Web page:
Indonesian Miners Aiming High Despite Lower Demand
Nickel ore production in 2009 is set at 14.6 million mt, up by 37% from last year. Tin output is estimated to reach 105,000 mt, up 46%, while copper is set at 826,370 mt, up 38%.
These figures are based on all miners’ production proposals submitted to the ministry last month, said Bambang Gator Ariyono, director of the Energy and Mineral Resources Ministry’s coal and mineral development division. Despite significant increases, Bambang believes the target is nothing extraordinary.
“The figures seem to be high, but there is nothing too special about these targets. Many miners could not meet their 2008 production targets, which makes this year’s targets seem too high,” Bambang said.
Extreme weather and natural disasters in some big mining concessions last year were the main cause for miners’ failure to meet output targets, he said.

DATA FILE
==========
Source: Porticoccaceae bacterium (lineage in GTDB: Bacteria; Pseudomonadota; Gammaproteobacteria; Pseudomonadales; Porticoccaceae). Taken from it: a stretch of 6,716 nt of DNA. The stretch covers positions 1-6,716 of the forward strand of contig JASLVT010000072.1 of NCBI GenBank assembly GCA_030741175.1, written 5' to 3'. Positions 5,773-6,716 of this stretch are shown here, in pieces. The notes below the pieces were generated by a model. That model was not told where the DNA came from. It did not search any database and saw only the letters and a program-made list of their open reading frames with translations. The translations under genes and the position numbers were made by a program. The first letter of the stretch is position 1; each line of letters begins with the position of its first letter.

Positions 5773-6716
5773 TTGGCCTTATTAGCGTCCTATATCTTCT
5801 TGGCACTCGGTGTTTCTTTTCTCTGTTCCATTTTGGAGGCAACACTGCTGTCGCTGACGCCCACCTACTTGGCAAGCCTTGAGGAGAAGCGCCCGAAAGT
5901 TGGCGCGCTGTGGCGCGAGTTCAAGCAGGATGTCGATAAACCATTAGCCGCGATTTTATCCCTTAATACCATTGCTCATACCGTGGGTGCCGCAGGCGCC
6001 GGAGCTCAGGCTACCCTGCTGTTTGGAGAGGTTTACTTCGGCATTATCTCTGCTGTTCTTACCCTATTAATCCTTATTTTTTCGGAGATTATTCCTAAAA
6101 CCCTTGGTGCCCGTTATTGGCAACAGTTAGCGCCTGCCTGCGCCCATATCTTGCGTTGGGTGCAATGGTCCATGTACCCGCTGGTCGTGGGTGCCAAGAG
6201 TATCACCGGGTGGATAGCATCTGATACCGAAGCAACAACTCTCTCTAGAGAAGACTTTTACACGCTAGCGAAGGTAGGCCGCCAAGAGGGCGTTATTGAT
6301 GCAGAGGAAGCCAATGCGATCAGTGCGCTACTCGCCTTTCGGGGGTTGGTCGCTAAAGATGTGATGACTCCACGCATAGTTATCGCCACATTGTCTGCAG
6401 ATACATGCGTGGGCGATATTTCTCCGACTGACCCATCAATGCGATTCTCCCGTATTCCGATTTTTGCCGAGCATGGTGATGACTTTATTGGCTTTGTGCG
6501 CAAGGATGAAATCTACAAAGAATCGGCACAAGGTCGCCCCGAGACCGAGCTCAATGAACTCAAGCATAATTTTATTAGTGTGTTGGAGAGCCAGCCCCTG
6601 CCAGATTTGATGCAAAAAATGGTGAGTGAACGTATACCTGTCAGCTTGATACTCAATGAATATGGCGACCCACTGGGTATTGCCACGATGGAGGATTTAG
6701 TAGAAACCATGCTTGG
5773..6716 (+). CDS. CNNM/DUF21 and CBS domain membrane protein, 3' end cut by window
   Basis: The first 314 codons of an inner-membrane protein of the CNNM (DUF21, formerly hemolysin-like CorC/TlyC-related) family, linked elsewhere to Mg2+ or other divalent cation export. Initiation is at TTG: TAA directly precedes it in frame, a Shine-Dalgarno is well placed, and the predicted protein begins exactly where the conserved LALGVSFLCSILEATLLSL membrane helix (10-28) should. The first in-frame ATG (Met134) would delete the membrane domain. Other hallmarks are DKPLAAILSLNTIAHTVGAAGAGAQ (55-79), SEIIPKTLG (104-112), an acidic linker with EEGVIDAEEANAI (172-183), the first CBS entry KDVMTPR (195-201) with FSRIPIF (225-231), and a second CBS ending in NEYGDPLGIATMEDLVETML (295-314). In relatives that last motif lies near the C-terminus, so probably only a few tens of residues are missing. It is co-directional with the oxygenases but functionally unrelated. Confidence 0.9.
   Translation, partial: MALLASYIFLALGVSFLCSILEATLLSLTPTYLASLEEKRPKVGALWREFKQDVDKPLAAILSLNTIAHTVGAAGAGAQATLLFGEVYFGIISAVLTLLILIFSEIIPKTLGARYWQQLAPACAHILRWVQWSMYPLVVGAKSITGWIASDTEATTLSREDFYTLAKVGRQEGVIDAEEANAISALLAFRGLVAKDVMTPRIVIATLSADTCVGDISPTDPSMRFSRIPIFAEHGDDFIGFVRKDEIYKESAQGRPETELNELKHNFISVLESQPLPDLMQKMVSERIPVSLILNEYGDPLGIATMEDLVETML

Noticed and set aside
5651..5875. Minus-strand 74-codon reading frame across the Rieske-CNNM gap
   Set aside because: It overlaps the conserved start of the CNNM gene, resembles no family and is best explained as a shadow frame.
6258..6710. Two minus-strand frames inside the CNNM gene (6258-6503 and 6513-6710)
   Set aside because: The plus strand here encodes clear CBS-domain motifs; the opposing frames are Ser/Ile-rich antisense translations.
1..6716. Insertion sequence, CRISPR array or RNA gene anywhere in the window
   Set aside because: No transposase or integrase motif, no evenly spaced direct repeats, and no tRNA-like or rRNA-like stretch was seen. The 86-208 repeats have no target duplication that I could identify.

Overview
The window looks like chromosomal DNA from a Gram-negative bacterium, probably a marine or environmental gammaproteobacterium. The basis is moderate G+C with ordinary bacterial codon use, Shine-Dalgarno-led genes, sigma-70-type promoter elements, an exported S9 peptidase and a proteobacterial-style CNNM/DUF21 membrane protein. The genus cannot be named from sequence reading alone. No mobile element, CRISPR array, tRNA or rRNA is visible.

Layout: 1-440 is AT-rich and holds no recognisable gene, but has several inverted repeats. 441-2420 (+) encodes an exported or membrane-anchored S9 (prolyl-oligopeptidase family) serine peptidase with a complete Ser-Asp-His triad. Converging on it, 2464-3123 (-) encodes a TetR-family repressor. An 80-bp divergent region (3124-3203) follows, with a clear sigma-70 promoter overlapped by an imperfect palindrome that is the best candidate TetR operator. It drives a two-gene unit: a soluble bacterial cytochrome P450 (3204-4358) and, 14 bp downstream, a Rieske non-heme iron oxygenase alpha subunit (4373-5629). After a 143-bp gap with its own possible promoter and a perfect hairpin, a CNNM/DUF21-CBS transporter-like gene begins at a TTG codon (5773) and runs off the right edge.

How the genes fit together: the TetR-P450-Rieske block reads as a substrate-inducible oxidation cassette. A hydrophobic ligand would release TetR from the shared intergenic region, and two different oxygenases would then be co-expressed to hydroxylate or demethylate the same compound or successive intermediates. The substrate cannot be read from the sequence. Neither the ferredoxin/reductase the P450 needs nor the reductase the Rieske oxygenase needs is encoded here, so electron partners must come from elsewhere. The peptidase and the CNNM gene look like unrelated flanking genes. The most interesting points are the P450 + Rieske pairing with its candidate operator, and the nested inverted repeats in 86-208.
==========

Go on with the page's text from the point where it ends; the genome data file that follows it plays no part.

“Take Freeport, for example. The company could not meet its target last year because there were landslides in its mining concession,” Bambang said, adding that the government would monitor the performance of miners during the first quarter of this year for any plan to revise output targets.
Coal and minerals are expected to attract $2.24 billion in investments this year, up from $1.65 billion in 2008.
However, a recent study by mining industry consultants Pricewaterhouse- Coopers (PwC) suggests that large scale investment is unlikely to come immediately to Indonesia due in part to possible legal uncertainty following the passage of a new mining law.
“There is likely to be greater uncertainty around large-scale capital projects as the new law does not offer the long-term protection of the contract of work system,” PwC’s mining technical adviser Sacha Winzenried said on February 26.
PwC found that the investment spending is mainly for replacement plants and equipment to maintain existing operations instead of greenfields exploration.